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A federal judge in California who previously ruled that a baker has a First Amendment right to decline to create a wedding cake for a same-sex couple has confirmed his “judgment is final” and is “not being appealed.”

But he confirmed a state agency certainly has the right to investigate the facts of the case and to come back to his court with more information if it uncovers something.

Judge David R. Lampe said the “investigation” will “undoubtedly [be] proscribed to some degree by the court’s judgment.”

“The court having rendered its judgment, the investigation must be tailored to ascertainment and discovery of facts reasonably and rationally calculated to serve as the basis for an argument for modification of the judgment,” he wrote.

At issue is the prosecution of Tastries Bakery owner Cathy Miller.

She was accused by the state’s Department of Fair Employment and Housing of discriminating against a same-sex duo for declining to create a cake at their direction.

Such a message, she said, was not allowed by her Christian faith.

The issue already has been before the U.S. Supreme Court in the state of Colorado’s case against Masterpiece Cakeshop baker Jack Phillips. The high court ruled the state was antagonistic to Phillips’ Christian faith and he had a right to decline to create such a cake.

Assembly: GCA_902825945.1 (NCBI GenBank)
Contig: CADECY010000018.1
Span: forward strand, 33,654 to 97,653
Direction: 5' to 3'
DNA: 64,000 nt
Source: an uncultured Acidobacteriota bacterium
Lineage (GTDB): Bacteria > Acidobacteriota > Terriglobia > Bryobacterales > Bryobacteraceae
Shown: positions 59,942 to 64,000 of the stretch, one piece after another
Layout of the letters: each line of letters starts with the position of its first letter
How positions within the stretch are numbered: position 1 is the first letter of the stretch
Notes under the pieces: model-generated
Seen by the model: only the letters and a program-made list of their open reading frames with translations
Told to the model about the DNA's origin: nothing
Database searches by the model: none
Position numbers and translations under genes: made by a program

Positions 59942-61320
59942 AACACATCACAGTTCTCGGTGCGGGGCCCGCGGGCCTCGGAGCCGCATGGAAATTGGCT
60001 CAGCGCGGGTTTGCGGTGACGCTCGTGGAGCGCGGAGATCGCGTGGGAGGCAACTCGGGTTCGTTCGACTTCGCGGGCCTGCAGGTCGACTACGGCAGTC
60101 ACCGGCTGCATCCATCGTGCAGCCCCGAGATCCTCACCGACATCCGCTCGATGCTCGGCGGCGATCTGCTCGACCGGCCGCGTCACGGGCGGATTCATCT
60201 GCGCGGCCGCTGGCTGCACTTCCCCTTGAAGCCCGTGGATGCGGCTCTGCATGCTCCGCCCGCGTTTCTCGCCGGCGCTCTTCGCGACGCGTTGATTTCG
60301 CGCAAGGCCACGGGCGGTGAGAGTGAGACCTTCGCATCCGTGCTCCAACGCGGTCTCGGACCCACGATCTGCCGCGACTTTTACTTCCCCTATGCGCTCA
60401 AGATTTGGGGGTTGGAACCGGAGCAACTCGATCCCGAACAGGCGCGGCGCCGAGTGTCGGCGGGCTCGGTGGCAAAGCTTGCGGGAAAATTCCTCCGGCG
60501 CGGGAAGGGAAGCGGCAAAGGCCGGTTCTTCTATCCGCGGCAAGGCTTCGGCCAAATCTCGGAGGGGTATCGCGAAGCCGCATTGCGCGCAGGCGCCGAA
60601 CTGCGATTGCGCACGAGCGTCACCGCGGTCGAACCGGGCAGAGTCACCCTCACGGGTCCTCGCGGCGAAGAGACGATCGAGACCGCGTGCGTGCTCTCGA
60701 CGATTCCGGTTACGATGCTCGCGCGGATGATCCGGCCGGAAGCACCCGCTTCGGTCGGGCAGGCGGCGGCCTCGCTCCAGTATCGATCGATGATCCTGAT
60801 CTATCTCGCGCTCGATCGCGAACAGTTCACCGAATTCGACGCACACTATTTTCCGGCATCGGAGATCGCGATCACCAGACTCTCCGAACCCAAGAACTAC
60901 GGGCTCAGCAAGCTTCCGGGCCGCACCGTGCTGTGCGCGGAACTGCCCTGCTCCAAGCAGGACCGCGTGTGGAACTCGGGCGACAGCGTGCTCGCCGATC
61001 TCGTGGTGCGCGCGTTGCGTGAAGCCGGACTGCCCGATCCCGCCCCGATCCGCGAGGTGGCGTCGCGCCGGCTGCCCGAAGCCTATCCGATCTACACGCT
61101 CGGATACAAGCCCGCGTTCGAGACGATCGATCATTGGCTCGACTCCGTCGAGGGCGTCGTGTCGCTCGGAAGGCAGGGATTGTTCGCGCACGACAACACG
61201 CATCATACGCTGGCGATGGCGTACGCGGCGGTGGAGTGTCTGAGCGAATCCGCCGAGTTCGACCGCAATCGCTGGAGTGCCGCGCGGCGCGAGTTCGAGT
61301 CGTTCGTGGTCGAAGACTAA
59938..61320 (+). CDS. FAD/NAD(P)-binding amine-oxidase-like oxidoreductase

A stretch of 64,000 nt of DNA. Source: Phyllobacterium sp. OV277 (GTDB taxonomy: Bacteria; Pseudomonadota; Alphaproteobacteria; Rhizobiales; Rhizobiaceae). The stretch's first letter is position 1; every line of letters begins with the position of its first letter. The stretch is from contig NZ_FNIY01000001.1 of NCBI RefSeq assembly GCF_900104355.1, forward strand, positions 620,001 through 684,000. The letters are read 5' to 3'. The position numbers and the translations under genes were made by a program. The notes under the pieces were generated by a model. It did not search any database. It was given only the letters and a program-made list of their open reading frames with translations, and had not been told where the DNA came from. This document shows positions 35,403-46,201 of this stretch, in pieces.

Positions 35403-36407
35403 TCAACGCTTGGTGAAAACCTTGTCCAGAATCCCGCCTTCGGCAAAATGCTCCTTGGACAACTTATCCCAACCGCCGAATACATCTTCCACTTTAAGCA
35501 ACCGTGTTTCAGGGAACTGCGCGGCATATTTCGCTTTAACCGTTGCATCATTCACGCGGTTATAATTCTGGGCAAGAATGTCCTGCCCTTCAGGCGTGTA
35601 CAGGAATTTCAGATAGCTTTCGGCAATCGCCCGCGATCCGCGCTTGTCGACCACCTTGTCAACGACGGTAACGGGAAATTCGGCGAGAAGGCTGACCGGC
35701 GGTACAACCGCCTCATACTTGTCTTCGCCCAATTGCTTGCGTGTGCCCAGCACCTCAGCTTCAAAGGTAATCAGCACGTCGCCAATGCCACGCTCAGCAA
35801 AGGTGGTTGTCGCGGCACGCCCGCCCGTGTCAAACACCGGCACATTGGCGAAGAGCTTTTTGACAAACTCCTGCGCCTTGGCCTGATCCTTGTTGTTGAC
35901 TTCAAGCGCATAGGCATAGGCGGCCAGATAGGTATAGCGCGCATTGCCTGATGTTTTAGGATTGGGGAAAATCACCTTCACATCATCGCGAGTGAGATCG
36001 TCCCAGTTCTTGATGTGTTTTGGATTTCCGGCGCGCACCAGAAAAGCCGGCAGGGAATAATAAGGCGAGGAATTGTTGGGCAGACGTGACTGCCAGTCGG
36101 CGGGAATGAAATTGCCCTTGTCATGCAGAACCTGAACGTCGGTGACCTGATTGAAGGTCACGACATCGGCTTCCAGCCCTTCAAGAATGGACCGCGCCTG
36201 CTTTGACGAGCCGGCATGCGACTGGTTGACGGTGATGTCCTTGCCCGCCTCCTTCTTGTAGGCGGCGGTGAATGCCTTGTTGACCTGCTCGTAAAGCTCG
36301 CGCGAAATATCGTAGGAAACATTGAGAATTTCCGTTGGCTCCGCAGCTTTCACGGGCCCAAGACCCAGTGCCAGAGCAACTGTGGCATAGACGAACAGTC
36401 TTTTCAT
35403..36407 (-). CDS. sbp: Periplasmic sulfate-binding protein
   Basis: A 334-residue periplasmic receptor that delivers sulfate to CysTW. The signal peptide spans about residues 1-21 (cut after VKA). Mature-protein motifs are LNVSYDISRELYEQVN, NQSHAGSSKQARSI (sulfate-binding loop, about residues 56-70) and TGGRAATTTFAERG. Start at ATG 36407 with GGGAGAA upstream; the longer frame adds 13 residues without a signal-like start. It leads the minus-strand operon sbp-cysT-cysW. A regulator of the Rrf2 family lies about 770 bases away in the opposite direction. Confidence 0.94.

The Freedom of Conscience Defense Fund, which is defending Miller protested to the judge after the state lost its case, declined to appeal then announced it would begin its investigation all over again.

The judge found that the state considered his decision “preliminary.”

Wrong, the judge said.

“This was a plenary judgment, not a preliminary one,” he wrote. “This judgment is final, not being appealed.”

Charles LiMandri of the FCDF had argued that the state was on a “witch hunt,” having lost once.

The judge said the FCDF was correct to bring to him a motion to enforce his judgment.

And he explained that he continues to have jurisdiction to enforce his decision and “ensure that the rights of the parties are maintained according to the court’s judgment.”

He said his ruling does not prevent the state agency from “appropriate investigation.”

“However, just as this court must respect the DFEH’s executive authority, the DFEH, and the defendants for that matter, must respect this court’s judicial authority. This court rendered a plenary judgment addressing the constitutional rights of the defendants. Neither side may submit the matter to the court’s jurisdiction without objection, ‘take the court’s temperature,’ and then act as if the court’s judgment has not been made.”

He said he would hear arguments from the state about “compelling” testimony from the defendants, as he would hear arguments from them about “any protective order” against the state.

Having made his judgment, he said, he still has jurisdiction “to interpret the judgment and determine unresolved issues.”

And he said the state needs to listen up.

“No one can come to court, invoke its jurisdiction, acquire the court’s judgment upon the matter, and then ignore the court’s degree. The court must act to preserve its jurisdiction,” he wrote.

FCDF noted that while Lampe allowed the state to continue to investigate evidence, the decision itself is not on appeal.

“FCDF will ensure that Miller is not subjected to burdensome and worthless ‘fishing expeditions,'” the group said.

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